Revisionist historians take a very different view. Moshe Lewin, Robert C. Tucker and Stephen F. Cohen argue that there was a fundamental discontinuity between Lenin and Stalin – things changed radically under Stalin. Stephen Cohen points out that Stalin’s treatment of the peasants was quite different from Lenin’s merely coercive policies: Stalin waged a virtual civil war against the peasantry, ‘a holocaust by terror that victimized tens of millions of people for 25 years’. Lenin was against the cult of the individual leader, whereas Stalin began his own personality cult. Lenin wanted to keep the Party bureaucracy as small and manageable as possible, but Stalin enlarged it. Lenin encouraged discussion and got his way by persuading the Politburo; Stalin allowed no discussion or criticism and got his way by having opponents murdered. In fact. during the ‘Great Terror’ of 1935-9. Stalin actually destroyed Lenin’s Communist Party. According to Robert Conquest. ‘it was in cold blood, quite deliberately and unprovokedly, that Stalin started a new cycle of suffering’.

Robert Suny provides this clear summing up of Leninism and its relationship to Stalinism: Devoted to Karl Marx’s vision of socialism, in which the working class world control the machines, factories and other sorts of wealth production, the communists led by Lenin believed that the future social order would be based on the abolition of unearned social privilege, the end of racism and colonial oppression, the secularization of society, and the empowerment of working people. Yet within a generation Stalin and his closest comrades had created one of the most vicious and oppressive states in modern history.

Assessing Bolshevik Russia:

  • After the October Revolution, the Bolsheviks had very little planning in place, and their rule got off to a rough start when they came in behind the SRs in the elections of the Constituent Assembly. The working class was still a minority in Russia; the Bolsheviks would change that in time, but at the outset their rule could be maintained only by force.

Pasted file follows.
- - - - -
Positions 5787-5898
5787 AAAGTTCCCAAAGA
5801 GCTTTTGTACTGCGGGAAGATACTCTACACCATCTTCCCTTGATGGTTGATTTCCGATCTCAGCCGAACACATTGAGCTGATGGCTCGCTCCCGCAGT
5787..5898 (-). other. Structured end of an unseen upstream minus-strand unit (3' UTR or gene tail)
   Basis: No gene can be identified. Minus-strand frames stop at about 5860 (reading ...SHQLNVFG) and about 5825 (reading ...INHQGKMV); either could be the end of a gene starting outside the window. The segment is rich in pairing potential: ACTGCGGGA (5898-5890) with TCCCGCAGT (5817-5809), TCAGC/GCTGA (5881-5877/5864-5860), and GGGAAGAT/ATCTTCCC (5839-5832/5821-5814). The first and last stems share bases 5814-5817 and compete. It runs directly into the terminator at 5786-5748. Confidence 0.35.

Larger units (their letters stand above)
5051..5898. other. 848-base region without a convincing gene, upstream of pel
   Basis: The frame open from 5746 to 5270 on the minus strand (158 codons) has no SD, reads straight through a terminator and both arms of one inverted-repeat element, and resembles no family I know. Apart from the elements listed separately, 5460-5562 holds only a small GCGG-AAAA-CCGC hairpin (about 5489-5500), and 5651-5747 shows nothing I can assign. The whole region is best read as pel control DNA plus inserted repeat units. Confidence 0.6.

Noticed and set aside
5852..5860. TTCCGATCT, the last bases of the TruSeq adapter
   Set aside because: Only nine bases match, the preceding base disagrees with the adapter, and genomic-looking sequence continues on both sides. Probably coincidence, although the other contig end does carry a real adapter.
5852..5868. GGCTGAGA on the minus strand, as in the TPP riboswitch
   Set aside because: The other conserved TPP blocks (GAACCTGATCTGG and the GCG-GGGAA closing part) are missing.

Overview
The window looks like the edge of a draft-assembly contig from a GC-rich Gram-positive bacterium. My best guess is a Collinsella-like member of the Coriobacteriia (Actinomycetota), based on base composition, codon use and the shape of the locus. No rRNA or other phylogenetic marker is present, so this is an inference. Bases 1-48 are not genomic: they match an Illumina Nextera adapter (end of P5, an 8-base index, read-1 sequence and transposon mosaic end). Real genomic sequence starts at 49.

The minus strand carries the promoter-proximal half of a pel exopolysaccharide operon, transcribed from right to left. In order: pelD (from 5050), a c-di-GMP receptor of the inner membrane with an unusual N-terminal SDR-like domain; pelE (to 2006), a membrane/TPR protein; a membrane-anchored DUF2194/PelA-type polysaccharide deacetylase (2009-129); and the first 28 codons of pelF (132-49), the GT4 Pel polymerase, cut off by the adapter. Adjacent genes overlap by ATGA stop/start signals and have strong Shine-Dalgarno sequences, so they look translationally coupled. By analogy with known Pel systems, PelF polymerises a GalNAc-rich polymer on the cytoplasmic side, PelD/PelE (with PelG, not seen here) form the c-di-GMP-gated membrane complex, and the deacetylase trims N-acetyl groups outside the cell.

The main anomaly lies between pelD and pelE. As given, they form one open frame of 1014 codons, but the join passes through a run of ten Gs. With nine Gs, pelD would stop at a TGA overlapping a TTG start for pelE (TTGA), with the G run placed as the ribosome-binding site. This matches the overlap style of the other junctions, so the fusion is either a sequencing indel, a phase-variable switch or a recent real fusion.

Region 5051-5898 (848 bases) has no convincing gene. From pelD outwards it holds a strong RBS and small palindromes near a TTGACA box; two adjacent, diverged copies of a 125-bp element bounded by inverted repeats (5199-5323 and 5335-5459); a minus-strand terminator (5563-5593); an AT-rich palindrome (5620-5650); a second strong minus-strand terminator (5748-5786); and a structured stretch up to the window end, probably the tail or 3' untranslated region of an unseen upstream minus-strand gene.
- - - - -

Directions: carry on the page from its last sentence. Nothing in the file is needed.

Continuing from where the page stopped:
• The Bolsheviks faced major opposition from within Russia and for many different reasons. Among the most contentious issues was Russia’s costly exit from World War I. Though many had wanted out of the war, they did not approve of Lenin’s readiness to lose vast amounts of territory. In addition, the Bolsheviks’ sudden dismissal of the Constituent Assembly and their silencing of all other political voices was offensive to many as well. The result was the Russian civil war, which would be horrifically painful for the country and that, in the end, would cost even more lives than had World War I. The years following, with the violence of Joseph Stalin’s purges and forced collectivization of Russia’s lands, would not be much better.
  • Russian Revolution and Communism is unique in the sense that this was first real experience with Marxism and unlike Chinese, Russia had no prior example to learn from.
  • Unlike in China where Mao lived long enough to see ad guide the path of Communism in China, Lenin died soon (in 1924).

Creation of USSR

  • A we have seen earlier, the Russian Soviet Federative Socialist Republic (Russian SFSR or RSFSR) commonly referred to as Soviet Russia was established on November 7, 1917 (October Revolution) as a sovereign state. The first Constitution was adopted in 1918.
  • On 28 December 1922, a conference of plenipotentiary delegations from the Russian SFSR, the Transcaucasian SFSR, the Ukrainian SSR and the Byelorussian SSR approved the Treaty on the Creation of the USSR and the Declaration of the Creation of the USSR, forming the Union of Soviet Socialist Republics.
  • These two documents were confirmed by the 1st Congress of Soviets of the USSR and signed by the heads of the delegations on 30 December 1922.
  • On 1 February 1924, the USSR was recognized by the British Empire. The same year, a Soviet Constitution was approved, legitimizing the December 1922 union.

Positive and Negative Effects of the Russian Revolution:

Impact on Russian:

  • end of an autocratic rule
  • new government tried to build a technologically advanced economy through planing (Stalin onward)
  • establishment of a socialist government
  • educational reforms
  • industrial growth and economic development
  • withdrawal of Russia from the World War
  • emergence of Russia as a major power of world
  • equal rights to all nationalities
  • Censorship of press, speech and assembly far more rigorous that Czarist regime.
  • Bolsheviks outlawed all political parties and other socialist parties and democracy died even before taking real birth.

Impact on World:

  • spread of communism in the whole world
  • increasing global tensions
  • blow to imperialism; boost to freedom movements
  • The Russian Revolution sponsored a great ideological conflict in the International Sphere. It struck terror in the mind of people in capitalist state. The establishment of third international confirmed their suspicion that the revolution was not going to confine itself within its natural boundaries.
  • division of world into two factions: communist and capitalist.
  • eventual formation of the Soviet Union